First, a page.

Note: This is an edited re-post of a piece I accidentally published on Monday. It’s substantially different, though. So read on…
Following both the Confluence and then Bobbie’s week-long adjustment clinic with Nancy Gilgoff, we’ve had lots of stories of Guruji on our minds.
From these senior teachers, one theme emerges strongly: the direct and intimate relationship that they all had, and felt, with Guruji and Amma.
As I’ve been reflecting on this, I have come to realize just how fundamental the close teacher/student (dare I say guru/shishya?) relationship is to my Ashtanga practice.
It started, and continues, with Tim Miller. I think it is safe to say that the old adage, “When the student is ready the teacher appears” applies aptly here. I wasn’t ready before. (I sure wish I had been. A decade’s less stiffness to work through would be glorious.)
It’s in practice, daily, with Jörgen Christiansson. This one is a very physical relationship (and, no, I’m not intending to conjure up anything inappropriate). As I’ve written before, Jörgen is wailing on me because I need wailing upon. Slowly, the body is loosening up, and as it does, I’m discovering different aspects to the practice. (It has something to do with “locks” or the “expression” of the pose. I’m still ruminating on it.)
Without both of these relationships, my practice wouldn’t be moving forward. I very well still might be practicing, but it wouldn’t have the same currency and import.
I think of both relationships as being a true example of the parampara of Ashtanga.
It’s why — to raise the issue again, even if we may have promised not to — practicing in Mysore doesn’t hold a great pull for me.
Mysore is just too big these days. Reports from this year talk about 300 or so people practicing there. That sounds like the exact opposite of what the first waves of foreigners / Westerners / non-Indians experienced when practicing with Guruji.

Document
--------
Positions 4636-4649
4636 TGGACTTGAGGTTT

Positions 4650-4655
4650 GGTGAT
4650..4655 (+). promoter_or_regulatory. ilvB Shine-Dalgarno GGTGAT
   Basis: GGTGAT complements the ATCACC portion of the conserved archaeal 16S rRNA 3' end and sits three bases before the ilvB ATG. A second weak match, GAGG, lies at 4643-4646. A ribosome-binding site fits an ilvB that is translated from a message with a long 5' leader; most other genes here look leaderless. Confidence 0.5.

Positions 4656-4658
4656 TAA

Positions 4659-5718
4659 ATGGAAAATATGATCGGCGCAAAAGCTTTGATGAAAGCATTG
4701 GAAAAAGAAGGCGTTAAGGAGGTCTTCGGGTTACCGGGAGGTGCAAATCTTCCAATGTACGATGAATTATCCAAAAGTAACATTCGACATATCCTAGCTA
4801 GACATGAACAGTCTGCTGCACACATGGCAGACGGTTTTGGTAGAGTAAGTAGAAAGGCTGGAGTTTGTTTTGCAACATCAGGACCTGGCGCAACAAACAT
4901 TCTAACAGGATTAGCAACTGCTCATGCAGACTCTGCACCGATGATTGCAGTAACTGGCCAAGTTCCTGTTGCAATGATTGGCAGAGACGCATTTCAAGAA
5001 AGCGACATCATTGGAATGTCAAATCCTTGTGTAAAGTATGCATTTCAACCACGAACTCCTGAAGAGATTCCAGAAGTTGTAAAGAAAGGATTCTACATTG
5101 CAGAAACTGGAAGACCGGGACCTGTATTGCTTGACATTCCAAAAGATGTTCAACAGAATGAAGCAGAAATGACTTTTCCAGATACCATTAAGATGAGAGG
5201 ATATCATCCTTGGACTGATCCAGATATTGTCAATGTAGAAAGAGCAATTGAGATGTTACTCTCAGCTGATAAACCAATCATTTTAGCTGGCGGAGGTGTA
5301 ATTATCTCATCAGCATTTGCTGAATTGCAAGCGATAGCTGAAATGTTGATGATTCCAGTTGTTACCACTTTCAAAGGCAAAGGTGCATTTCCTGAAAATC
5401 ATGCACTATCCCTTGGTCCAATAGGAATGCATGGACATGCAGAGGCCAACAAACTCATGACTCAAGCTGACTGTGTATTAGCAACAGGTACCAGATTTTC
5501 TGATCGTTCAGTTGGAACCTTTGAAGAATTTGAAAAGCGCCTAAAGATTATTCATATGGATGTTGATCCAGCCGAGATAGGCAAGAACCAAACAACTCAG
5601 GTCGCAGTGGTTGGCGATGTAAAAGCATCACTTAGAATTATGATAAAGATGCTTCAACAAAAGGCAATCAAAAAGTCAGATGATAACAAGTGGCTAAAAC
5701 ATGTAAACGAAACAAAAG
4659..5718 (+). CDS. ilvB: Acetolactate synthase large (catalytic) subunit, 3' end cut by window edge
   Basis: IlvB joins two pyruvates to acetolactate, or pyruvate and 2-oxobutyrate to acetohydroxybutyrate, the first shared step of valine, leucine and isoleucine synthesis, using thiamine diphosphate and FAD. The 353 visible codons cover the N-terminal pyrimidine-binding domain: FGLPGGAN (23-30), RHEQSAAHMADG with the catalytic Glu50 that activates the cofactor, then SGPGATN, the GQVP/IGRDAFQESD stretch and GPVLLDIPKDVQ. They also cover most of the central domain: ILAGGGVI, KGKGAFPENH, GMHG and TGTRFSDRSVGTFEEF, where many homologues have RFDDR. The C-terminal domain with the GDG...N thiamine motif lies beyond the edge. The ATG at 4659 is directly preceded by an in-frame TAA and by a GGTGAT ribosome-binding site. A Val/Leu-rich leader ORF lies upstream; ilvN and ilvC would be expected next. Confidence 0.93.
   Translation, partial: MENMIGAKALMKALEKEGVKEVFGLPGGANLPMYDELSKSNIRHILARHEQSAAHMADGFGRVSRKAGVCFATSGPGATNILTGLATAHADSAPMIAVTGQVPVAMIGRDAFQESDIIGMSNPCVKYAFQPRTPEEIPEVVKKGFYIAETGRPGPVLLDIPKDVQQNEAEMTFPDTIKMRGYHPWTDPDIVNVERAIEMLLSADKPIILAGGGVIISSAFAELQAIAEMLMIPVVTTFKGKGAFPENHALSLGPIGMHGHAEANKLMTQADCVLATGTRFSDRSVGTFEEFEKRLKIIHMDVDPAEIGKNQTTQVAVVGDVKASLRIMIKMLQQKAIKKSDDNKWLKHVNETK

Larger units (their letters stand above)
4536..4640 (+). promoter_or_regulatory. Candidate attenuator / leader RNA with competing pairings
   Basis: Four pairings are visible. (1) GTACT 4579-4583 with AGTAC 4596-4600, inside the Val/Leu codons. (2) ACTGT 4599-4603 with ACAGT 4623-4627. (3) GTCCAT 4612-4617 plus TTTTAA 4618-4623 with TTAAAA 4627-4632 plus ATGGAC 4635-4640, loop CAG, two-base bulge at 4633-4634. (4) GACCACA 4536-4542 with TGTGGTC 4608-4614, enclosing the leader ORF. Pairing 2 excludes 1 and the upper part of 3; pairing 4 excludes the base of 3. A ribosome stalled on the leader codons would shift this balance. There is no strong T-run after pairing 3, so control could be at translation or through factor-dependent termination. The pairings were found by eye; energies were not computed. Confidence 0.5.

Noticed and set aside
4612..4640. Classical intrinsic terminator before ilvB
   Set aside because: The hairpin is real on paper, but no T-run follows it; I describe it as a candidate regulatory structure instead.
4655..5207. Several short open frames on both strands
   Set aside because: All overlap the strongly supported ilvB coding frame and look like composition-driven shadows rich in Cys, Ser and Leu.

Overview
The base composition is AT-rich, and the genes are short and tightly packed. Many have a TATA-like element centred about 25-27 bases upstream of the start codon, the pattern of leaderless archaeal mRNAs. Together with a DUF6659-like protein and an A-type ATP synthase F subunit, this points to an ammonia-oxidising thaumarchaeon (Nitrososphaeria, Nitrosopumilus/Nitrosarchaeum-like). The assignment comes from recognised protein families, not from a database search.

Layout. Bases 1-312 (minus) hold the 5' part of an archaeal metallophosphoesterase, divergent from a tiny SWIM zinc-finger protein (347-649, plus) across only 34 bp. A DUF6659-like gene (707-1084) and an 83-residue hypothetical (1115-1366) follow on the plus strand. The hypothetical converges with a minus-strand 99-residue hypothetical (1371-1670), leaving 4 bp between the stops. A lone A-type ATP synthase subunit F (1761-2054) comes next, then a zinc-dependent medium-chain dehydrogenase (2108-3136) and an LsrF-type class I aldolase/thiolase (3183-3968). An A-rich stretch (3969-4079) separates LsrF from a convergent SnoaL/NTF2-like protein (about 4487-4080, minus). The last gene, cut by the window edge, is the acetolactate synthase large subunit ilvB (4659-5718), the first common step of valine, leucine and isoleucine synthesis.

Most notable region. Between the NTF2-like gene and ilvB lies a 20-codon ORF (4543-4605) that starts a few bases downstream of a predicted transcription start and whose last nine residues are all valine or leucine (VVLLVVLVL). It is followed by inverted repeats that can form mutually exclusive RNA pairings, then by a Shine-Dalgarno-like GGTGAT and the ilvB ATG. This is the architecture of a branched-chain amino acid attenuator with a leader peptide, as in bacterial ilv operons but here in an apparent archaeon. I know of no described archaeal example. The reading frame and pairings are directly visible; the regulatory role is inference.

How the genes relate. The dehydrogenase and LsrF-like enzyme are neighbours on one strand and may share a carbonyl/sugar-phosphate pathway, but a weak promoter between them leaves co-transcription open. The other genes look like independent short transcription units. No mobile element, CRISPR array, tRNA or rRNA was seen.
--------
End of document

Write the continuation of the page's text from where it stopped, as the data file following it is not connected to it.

It also sounds like the exact opposite of what kept bringing them back, and specifically, bringing them back to Guruji.
There are stories of Western students staying with Guruji in his home, of practicing with him for months, with at most a handful of other students. Some of the Western students were there by themselves, practicing one-on-one with Guruji.
Guruji was the reason to be in Mysore. The point, now, of being in Mysore seems to be something else. I understand, and appreciate, that there is an amazing array of experiences to be had today in Mysore. I’m not discounting them or downplaying them. But I don’t see how one of the fundamental experiences of the senior Ashtanga students is possible anymore.
I’m also not discounting Sharath’s teaching, including his ability to be there, present, with students for those moments when he’s adjusting them.
I guess what I’m saying is: Mysore is a victim of its own success. (And it’s great it has that success.) Guruji himself wouldn’t be able to forge the same relationships with students in the current environment. (OK, maybe he could have. But he was Guruji.)
And so, to find and develop that kind of relationship, I think: A few weeks in Maui? Yes. Time in Boulder? I hope. A week down in Encinitas this summer? It’s on the calendar. Getting to New York? I’m trying to figure it out.
But going to Mysore among the masses? That’s not really my picture of practicing Ashtanga.
Posted by Steve